Ah, on whom shall I focus this answer. Not my multiple ancestors who fought in the American Revolution, as they are far enough back that reliable records are hard to come by. I've already mentioned two of my great-grandfathers who fought in the civil war under the post of "Lucky" as they didn't get killed.
I haven't told about my grandfather developing a tracking device for anti-aircraft guns during WWI, which was stolen by the government when he applied for a patent, as I have only his word for it. He was a math professor, and during WWII, he had his best students (pretty much all girls) working computing missile range tables. His son, my uncle, worked on the atomic bomb, and met his wife-to-be at Oak Ridge, Tenn., where she ran the cyclotron. However, I've used my grandfather before in a number of these answers, and my uncle is not an ancestor. So...I have someone new!
I have learned about my father's side of the family much more recently then my mother's side of the family. My mother told stories about her childhood and ancestors, my father didn't. Even when asked. Just said he couldn't remember anything, other than that we might be descended from some Scottish or Irish king, way back when.
I have learned some family history from my father's brother, and his family. My cousin recently e-mailed me a copy of my great grandfather, Wellington Kinne Eggleston's, diary from when he was in the Civil War. (Good timing!) As this arrived quite recently, and I haven't had time to really read it yet, I will probably take most of the week (and maybe longer) to complete this post. Also, W.K.'s profile page needs a lot of work, yet. But that is what this challenge is about: taking the time to find out about our ancestors, and making their profiles presentable.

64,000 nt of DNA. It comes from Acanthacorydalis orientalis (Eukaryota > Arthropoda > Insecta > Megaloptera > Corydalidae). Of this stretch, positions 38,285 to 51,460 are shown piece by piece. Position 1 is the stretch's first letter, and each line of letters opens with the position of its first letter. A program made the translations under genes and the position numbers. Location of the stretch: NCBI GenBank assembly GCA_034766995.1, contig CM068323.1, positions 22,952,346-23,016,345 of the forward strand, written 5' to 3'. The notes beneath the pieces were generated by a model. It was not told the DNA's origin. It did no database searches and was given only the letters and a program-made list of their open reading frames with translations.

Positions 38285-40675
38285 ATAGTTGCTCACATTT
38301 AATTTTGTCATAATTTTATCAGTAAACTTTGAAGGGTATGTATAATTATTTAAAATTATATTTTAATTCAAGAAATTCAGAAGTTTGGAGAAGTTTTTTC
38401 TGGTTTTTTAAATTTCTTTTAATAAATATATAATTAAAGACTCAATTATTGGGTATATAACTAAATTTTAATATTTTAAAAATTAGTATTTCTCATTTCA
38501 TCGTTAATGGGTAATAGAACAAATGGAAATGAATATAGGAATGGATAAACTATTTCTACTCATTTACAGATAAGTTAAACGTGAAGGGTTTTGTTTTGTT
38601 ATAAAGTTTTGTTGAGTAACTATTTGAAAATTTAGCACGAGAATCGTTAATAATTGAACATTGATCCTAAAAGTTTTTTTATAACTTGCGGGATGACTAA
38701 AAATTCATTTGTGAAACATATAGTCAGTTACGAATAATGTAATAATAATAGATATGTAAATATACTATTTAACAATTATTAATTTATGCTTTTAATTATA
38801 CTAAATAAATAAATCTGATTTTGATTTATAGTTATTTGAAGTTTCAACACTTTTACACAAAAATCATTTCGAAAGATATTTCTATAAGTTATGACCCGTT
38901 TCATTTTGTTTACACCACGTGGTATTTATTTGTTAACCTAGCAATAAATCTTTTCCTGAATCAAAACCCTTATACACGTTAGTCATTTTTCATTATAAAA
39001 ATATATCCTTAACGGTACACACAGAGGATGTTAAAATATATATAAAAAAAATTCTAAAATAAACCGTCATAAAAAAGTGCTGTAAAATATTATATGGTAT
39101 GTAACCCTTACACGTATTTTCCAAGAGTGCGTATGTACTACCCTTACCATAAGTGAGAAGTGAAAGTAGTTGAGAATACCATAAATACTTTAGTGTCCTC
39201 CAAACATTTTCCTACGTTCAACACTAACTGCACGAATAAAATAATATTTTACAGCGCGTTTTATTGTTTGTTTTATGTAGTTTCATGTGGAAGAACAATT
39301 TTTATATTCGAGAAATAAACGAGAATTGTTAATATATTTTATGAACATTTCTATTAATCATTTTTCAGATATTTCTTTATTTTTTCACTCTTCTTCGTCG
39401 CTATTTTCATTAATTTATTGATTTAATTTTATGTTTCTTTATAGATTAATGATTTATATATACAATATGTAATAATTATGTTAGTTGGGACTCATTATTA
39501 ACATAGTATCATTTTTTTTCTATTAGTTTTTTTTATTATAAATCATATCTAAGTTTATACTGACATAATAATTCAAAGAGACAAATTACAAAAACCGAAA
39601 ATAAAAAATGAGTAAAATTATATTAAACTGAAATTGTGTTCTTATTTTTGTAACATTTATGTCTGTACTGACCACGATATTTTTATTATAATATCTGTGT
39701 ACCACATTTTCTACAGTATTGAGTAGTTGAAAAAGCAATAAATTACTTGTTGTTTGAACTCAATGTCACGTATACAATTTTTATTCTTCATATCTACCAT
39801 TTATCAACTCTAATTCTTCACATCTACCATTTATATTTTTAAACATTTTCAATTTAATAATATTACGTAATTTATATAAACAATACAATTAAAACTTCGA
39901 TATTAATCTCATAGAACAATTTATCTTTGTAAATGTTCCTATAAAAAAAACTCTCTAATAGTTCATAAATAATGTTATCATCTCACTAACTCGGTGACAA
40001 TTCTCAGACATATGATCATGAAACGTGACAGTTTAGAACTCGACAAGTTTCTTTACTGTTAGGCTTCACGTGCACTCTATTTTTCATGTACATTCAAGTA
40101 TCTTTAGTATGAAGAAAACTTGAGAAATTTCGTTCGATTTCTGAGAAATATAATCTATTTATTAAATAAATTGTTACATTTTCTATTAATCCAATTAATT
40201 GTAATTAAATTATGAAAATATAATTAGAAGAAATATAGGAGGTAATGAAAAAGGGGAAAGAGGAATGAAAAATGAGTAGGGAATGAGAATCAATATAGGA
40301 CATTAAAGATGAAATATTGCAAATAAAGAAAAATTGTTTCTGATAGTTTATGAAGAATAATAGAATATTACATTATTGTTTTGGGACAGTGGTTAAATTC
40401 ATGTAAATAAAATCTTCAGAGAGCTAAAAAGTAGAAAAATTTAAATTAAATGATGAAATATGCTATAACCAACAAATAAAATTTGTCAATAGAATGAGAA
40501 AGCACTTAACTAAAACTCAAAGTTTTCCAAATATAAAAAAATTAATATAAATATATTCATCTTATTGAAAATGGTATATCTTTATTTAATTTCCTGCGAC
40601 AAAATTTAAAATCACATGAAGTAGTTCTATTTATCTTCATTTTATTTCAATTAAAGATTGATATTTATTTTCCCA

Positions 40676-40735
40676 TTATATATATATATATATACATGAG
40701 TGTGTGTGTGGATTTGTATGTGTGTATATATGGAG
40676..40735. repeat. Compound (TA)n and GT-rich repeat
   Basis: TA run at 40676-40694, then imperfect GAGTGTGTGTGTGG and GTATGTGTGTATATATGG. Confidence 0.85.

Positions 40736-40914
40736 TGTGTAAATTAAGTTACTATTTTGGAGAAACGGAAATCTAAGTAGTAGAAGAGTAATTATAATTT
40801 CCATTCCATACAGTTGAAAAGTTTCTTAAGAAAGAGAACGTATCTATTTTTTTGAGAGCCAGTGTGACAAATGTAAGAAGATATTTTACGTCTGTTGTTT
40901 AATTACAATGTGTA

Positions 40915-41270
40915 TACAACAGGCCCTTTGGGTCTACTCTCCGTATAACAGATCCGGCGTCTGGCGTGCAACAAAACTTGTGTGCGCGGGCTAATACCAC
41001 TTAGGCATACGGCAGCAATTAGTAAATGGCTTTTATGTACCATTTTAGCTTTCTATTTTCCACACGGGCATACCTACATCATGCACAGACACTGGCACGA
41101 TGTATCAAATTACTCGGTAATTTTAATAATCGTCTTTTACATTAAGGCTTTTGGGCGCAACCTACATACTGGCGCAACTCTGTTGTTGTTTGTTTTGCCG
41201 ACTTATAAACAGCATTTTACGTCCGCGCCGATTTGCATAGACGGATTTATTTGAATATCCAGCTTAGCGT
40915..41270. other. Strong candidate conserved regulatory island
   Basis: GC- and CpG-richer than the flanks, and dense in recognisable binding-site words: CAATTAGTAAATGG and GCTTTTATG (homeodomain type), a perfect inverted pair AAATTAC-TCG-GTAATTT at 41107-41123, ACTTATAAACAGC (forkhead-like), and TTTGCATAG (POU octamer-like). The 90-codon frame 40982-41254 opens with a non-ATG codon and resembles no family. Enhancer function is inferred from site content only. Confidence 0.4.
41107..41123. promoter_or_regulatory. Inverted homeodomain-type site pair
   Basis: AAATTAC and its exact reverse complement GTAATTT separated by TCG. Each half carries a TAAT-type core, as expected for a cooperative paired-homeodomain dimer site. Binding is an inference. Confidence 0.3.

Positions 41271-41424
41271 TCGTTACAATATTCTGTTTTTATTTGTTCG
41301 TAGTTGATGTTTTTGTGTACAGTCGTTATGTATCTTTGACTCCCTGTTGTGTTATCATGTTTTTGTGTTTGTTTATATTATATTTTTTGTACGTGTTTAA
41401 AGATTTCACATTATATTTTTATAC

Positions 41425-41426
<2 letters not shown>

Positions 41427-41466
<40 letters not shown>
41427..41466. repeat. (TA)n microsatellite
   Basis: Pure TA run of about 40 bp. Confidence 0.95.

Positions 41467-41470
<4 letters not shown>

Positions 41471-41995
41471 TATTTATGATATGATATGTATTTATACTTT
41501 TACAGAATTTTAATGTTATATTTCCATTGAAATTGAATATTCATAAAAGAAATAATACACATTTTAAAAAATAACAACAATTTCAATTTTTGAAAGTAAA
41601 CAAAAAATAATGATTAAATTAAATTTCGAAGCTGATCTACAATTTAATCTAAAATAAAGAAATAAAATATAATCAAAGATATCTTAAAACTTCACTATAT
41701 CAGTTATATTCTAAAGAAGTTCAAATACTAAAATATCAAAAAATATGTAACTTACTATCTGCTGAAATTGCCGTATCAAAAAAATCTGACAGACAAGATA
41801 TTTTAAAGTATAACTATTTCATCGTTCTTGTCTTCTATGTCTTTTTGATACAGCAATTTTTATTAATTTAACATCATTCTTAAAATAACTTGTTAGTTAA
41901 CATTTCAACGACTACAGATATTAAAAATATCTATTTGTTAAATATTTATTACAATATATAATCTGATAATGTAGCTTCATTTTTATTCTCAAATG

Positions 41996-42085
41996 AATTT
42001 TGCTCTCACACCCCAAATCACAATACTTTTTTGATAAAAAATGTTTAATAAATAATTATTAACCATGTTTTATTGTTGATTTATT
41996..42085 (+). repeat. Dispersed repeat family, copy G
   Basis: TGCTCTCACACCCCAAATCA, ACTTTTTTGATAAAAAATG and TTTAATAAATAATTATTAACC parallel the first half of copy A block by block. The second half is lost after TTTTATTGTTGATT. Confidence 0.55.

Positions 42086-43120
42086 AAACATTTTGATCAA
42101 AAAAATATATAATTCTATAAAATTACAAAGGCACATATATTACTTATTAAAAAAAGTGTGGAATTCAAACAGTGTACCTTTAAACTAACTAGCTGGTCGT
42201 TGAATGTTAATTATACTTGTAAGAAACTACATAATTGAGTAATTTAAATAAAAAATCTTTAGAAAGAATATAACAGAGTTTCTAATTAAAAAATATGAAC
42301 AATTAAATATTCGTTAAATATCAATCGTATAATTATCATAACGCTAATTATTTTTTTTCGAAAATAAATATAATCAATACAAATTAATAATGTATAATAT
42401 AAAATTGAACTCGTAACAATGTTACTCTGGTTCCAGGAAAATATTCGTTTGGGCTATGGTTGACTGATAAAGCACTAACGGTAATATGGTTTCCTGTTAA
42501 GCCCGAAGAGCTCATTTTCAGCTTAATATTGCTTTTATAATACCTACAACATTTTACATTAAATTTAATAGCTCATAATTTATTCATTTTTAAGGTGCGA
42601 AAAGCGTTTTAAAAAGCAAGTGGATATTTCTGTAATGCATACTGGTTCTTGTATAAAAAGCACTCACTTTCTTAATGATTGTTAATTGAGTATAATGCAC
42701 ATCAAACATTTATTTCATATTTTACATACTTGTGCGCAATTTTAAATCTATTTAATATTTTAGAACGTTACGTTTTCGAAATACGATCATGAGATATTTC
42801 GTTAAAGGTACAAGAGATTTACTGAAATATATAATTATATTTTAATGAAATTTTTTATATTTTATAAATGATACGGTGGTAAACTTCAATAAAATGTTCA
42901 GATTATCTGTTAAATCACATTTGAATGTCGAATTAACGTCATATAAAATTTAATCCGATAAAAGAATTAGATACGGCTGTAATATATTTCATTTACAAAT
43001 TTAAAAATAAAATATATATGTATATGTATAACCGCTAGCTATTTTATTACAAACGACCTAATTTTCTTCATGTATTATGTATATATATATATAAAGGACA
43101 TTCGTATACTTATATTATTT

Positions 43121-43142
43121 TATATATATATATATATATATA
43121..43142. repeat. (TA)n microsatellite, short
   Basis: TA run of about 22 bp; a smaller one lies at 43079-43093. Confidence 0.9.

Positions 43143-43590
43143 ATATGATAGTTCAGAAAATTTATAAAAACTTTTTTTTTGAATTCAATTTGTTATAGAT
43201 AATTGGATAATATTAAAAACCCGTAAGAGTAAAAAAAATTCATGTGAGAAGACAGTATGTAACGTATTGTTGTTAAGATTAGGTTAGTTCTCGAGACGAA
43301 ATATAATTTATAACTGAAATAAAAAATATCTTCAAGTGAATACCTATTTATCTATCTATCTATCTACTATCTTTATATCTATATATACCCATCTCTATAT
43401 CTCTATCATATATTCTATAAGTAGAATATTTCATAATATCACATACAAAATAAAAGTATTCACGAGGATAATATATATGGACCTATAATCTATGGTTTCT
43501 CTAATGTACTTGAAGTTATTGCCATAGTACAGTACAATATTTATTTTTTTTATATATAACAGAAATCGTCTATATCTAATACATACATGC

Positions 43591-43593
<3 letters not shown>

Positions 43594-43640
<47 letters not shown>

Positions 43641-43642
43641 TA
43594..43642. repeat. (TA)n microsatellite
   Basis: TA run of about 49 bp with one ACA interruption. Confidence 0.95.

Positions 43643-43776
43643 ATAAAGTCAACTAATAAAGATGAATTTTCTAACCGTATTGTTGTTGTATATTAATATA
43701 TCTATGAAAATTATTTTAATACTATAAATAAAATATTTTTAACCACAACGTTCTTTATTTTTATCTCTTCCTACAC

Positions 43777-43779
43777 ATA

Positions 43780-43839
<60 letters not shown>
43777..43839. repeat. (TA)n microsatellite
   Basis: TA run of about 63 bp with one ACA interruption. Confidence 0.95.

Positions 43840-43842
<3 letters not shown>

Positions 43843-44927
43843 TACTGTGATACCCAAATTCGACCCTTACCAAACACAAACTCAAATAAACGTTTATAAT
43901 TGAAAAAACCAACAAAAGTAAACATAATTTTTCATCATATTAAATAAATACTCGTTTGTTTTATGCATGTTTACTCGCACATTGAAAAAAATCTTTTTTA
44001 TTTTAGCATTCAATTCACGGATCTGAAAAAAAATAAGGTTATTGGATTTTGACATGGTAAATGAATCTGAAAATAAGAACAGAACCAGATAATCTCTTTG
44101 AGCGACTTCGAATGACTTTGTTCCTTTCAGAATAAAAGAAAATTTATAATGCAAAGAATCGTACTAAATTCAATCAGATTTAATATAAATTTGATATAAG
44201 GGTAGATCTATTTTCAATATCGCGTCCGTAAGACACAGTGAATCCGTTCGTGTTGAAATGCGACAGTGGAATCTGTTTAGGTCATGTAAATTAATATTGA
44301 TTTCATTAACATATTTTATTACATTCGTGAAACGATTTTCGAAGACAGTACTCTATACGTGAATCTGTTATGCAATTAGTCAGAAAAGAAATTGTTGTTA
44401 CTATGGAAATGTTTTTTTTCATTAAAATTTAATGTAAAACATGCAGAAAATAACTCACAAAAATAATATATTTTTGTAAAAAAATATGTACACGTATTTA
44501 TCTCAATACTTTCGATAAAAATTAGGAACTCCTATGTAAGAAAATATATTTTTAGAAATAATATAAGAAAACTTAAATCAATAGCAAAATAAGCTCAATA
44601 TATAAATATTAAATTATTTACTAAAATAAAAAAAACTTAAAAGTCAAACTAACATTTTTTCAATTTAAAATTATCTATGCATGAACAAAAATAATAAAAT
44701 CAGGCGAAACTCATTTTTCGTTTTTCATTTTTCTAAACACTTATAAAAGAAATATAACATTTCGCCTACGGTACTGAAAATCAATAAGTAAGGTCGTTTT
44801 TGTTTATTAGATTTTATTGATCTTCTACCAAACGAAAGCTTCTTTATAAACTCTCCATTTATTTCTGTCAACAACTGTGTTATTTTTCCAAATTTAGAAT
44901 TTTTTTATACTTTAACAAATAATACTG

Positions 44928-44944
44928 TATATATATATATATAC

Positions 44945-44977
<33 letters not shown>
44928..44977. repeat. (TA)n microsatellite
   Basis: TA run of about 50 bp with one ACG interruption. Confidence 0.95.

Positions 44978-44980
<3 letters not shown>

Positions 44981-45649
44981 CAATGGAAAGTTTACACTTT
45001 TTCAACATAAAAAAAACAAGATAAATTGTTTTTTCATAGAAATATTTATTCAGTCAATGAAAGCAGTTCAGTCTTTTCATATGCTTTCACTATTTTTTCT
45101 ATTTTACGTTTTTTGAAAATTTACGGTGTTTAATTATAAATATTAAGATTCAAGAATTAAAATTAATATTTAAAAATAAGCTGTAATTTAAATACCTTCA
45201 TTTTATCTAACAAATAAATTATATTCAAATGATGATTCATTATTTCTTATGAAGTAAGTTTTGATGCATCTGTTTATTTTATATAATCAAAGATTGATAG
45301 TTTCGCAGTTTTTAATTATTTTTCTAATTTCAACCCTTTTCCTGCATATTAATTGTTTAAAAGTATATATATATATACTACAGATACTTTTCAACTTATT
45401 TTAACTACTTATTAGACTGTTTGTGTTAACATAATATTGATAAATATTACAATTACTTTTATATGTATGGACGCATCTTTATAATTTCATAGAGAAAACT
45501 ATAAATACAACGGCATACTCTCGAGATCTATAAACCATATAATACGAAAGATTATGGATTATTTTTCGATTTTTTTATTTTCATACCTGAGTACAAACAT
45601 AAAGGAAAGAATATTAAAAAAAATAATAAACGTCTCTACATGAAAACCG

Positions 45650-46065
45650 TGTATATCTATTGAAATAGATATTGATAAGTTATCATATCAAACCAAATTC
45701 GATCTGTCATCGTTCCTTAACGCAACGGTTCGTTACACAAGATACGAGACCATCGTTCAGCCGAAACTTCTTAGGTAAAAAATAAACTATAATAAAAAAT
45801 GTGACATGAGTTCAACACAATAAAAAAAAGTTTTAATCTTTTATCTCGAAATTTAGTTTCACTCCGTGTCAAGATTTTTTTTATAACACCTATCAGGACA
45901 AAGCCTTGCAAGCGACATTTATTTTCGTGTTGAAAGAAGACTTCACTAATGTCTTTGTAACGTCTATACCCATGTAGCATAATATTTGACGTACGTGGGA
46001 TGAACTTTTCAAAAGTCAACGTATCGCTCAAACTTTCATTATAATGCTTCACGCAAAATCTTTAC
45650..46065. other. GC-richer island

Wellington Kinne Eggleston with son Charles, around 1870.
Wellington Kinne Eggleston (https://www.wikitree.com/wiki/Eggleston-417 ) enlisted in the army Feb. 5th, 1864, towards the end of the Civil War. He was in the 1st Iowa Cavalry, Company G. He was in some skirmishes, then in the battle of Camden, Arkansas. Here is an excerpt from his diary:
'The battling started again and continued. The howitzers were brought into action, shelling the grove where the Rebels have taken refuge. “Six pound howitzers, unless more effective than any I have seen, are nothing but a nuisance; as I positively believe I can shoot farther and much more accurately with my carbine, and the ammunition for a single discharge of a howitzer of this size (if I mistake not) costs $10.00 or $15.00.”
'The whole front advanced. It was quite inspiring to view from the top of the bluff, the long lines of infantry and cavalry, three miles wide.
'April 15, 1864
'The Rebels were driven through the town of Camden, Ark. “The secesh families had meat cooked for their boys, when they would fall back into town; but we rushed them through the streets in such case that they had no time to dispose of it; and we saved the ladies the trouble of forwarding it. The Rebs got aboard a boat, in waiting for them, and pushed out before we could come up. I had the honor to be one of the first in town, and the next day General Carr sent his thanks to our battalion for ‘bravery evinced in leading the advance into Camden, facing the danger and driving the enemy from every position taken.’ I may write what transpired from that time, but for now,
He wound up after the war on the reconstruction brigade in Texas. He mustered out in Austin, Texas, in 1866.